Two weeks ago we took a break from Indiana’s nature and traded it for Texas’ nature. The warm temperatures were a nice change, and we had an opportunity to visit four of Texas’ state parks: Blanco, Pedernales, Lost Maples, and Enchanted Rock.
Enchanted Rock is a batholith, a dome of solidified magma. It’s quite impressive when you see it from a distance. It gets more impressive as you start to climb it and the view from the top is spectacular. The dome was formed approximately one billion years ago deep underground and as the land rose and erosion removed the soil above it through the years since, eventually slightly less than one square mile of the rock dome has been exposed above ground. It towers 425 feet above the surrounding land and covers an area 62 miles square when the underground part is taken into consideration. That’s one big piece of granite!
As the soil erodes and exposes the top of the dome, there is a reduction of pressure on the dome, which causes it to expand. This expansion causes the granite to break into layers, similar to an onion, and the layers peel off slowly through the centuries in a process called exfoliation. The cracks in the layers eventually trap moisture and windblown soil, which then allows plants to grow. Although the dome at first glance looks like bare rock, as you get closer you can see the plant growth along the cracks. In places you see gray shield lichens, formed through a symbiotic relationship between fungi and algae. These lichens grow only 0.004 of an inch a year, so a four-inch patch might be over 1,000 years old! No wonder they caution you to not walk on the lichens. Other plants you might find are mosses and ferns.
An interesting feature of the exfoliation process is the “mushroom rocks.” Because water collects at the base of the rock and on the sides with less sun exposure, the rock does not erode evenly, leaving an overhang at the top. Although they look unstable, the guidebook said that a picture taken of them 50 years ago compared with today shows no change. Erosion of granite is a slow process.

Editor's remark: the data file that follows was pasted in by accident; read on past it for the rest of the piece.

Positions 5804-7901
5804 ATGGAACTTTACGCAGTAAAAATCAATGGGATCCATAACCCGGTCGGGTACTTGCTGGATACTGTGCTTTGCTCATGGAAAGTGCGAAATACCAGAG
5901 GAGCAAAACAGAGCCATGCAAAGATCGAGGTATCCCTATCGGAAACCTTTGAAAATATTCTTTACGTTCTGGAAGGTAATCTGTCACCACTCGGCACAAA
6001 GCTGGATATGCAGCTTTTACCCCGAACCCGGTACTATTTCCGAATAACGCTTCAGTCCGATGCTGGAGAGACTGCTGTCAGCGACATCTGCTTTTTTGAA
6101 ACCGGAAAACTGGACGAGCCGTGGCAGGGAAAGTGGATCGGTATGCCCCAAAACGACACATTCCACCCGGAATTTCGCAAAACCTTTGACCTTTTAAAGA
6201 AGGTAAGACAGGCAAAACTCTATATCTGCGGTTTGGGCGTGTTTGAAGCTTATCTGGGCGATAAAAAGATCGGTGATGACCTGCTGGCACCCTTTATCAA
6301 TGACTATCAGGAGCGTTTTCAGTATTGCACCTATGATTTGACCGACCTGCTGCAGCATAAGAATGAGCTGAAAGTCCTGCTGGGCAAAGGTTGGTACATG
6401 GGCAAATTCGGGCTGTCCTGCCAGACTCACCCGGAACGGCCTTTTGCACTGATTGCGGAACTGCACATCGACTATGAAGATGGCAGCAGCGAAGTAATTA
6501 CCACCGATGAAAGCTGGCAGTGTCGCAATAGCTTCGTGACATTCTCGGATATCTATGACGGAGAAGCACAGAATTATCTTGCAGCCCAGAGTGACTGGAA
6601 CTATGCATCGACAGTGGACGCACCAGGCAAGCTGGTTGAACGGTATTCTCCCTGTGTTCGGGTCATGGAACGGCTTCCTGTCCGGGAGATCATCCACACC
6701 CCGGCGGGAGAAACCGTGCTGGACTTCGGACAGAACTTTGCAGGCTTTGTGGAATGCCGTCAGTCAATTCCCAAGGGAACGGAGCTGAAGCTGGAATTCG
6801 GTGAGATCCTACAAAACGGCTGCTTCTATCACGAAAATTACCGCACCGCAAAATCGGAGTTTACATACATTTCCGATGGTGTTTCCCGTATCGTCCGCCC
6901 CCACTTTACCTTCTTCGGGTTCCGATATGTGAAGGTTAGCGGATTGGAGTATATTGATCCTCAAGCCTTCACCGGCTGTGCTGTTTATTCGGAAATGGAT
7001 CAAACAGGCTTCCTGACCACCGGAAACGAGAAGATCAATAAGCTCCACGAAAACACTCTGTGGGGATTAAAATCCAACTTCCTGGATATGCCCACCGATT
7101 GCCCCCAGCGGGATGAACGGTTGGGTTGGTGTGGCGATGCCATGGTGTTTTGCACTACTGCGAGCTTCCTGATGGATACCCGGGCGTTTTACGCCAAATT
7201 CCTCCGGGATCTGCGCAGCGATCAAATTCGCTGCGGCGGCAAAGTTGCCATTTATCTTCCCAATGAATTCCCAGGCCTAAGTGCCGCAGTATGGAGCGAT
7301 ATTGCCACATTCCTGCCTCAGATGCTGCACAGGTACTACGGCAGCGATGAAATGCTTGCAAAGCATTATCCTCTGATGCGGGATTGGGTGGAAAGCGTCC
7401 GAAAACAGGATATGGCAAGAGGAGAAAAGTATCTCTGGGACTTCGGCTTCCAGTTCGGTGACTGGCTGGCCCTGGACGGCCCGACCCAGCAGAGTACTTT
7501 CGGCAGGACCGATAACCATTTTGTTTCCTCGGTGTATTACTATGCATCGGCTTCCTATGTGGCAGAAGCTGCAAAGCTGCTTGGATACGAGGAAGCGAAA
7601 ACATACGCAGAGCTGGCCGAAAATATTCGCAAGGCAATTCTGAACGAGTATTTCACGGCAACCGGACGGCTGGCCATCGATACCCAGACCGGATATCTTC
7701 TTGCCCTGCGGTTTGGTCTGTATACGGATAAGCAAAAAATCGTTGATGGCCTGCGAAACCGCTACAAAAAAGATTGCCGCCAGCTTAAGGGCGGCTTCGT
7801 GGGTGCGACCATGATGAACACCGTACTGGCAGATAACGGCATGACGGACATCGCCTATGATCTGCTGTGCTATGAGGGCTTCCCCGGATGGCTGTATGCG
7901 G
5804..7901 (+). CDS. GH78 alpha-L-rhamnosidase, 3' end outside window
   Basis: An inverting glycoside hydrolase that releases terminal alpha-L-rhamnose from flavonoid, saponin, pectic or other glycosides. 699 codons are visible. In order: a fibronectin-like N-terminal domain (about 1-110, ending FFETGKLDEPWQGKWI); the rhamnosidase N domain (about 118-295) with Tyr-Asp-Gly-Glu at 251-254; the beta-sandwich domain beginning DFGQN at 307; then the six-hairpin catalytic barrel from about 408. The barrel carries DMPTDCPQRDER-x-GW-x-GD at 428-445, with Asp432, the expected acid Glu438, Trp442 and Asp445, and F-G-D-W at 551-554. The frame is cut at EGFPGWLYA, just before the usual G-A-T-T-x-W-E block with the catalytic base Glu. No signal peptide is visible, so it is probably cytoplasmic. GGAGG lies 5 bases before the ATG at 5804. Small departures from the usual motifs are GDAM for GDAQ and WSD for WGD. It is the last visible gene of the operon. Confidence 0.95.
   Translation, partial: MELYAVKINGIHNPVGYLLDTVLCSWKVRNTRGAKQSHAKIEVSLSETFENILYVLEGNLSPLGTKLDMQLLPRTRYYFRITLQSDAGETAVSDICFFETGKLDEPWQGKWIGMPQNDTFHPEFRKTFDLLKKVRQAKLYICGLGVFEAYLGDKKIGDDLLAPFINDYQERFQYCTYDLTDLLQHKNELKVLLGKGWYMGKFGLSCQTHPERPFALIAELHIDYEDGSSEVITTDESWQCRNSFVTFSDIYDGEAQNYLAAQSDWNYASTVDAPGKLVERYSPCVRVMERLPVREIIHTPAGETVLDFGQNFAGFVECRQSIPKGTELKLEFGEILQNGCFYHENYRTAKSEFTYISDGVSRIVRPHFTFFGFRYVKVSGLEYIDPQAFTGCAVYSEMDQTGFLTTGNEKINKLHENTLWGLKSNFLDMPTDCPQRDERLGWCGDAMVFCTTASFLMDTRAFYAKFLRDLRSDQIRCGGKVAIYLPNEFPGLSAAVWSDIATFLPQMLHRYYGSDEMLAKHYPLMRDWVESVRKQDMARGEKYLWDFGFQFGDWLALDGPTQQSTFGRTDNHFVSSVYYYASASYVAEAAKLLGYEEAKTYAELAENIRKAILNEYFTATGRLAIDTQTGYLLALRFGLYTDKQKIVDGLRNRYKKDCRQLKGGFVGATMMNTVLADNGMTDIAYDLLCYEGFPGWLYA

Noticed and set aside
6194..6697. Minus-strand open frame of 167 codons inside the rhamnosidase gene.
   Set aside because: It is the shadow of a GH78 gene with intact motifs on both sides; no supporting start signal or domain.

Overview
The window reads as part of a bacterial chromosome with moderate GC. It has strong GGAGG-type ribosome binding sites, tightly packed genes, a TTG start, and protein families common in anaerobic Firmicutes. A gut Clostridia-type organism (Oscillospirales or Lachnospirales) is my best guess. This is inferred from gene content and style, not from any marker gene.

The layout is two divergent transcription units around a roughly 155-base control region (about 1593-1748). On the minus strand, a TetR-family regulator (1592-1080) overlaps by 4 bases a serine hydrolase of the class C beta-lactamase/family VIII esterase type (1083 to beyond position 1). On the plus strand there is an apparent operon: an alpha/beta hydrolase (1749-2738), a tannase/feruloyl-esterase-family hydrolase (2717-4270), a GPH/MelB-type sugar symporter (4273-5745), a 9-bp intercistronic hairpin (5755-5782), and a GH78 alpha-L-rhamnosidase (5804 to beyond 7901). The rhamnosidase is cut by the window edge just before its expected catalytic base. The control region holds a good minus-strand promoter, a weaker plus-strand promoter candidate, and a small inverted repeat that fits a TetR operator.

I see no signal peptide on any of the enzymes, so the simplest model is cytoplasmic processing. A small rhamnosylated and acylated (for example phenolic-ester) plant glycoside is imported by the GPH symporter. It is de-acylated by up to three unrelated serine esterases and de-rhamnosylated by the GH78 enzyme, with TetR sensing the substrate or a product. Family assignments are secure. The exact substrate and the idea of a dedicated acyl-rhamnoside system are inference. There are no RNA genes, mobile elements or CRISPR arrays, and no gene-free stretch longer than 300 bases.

At the top you find “weathering pits.” These are places where little bits of water have eroded the rock, allowing more water to gather, which then causes more erosion. Some of the pits have very shallow vernal pools – places where the water remains long enough for plants to get a foothold. First spores of algae are blown in by the winds and shortly thereafter zooplankton (microscopic animals) appear. Some of the pits contain fairy shrimp, one-inch long crustaceans that live only from December to May because their pools may dry up in the hot summer winds and sun. We didn’t see any of them, but if they only hatch in December, it’s likely they might still be too small to see easily with the naked eye. Mosses, liverworts, and rock quillworts can be found around the vernal pools along with other wildflowers and little bluestem grass. There is even one stunted live oak tree clinging stubbornly to a crack in the rock at the summit.
Enchanted Rock is called the “geological heart of Texas” and if you’re winded when you reach the top, that’s because you have climbed the equivalent of a 30- to 40-story building. The closest town is Fredericksburg, settled by German immigrants. At the foot of the exposed dome is Sandy Creek, a 42-mile-long stream whose waters eventually reach the Gulf of Mexico. By Enchanted Rock, Sandy Creek is only an intermittent stream, meaning it doesn’t have water in it year-round, but a few miles downstream it does become a constant stream. Little nodules of stone that have eroded from the granite are called gruss and Sandy Creek carries them downstream, bumping and rolling along the stream bed until they become fine sand by the time they reach the Gulf Coast.
Visiting and climbing Enchanted Rock is an opportunity to expand your knowledge of geology and the erosion process, and also a chance to appreciate the beautiful central Texas Hill Country.